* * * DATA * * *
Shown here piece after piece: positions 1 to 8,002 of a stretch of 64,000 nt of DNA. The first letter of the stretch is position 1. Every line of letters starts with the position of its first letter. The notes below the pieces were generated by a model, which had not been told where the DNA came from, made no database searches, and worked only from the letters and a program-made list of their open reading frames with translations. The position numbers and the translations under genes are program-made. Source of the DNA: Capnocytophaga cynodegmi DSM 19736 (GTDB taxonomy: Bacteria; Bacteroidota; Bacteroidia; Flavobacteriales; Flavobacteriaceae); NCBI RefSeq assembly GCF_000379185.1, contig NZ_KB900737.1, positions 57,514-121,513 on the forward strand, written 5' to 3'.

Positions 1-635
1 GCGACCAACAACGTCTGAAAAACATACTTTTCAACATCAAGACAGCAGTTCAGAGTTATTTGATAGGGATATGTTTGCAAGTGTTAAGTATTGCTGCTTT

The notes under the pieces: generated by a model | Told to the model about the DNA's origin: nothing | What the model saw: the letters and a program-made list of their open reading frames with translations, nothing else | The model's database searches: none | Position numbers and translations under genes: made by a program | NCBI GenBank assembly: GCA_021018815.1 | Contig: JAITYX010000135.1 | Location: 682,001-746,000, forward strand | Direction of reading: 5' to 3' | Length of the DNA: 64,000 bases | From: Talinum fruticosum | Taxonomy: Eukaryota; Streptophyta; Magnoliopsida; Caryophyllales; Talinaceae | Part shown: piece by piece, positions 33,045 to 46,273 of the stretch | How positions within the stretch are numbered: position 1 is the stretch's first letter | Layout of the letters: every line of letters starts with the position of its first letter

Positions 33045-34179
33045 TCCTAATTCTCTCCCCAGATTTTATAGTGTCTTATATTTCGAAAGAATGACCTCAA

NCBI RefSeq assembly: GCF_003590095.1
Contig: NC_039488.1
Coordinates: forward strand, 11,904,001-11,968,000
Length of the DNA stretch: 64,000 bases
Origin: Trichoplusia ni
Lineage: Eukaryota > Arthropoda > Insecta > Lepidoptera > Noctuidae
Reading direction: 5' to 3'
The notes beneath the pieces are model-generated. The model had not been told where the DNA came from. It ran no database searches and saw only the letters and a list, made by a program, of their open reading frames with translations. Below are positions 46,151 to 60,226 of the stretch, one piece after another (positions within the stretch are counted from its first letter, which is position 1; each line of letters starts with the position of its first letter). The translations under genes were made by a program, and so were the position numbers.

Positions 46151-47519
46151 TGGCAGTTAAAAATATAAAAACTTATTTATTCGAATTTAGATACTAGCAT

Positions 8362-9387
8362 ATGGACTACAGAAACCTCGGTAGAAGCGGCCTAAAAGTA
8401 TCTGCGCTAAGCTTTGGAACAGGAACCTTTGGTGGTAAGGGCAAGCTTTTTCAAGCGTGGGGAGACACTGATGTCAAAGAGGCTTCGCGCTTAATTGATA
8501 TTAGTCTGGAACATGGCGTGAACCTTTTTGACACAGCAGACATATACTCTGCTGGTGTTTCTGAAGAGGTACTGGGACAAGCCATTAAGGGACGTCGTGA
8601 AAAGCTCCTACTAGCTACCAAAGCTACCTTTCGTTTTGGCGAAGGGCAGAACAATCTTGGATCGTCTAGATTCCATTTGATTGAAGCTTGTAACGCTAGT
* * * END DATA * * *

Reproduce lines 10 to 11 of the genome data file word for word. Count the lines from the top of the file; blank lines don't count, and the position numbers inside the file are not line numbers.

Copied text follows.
Length of the DNA stretch: 64,000 bases
Origin: Trichoplusia ni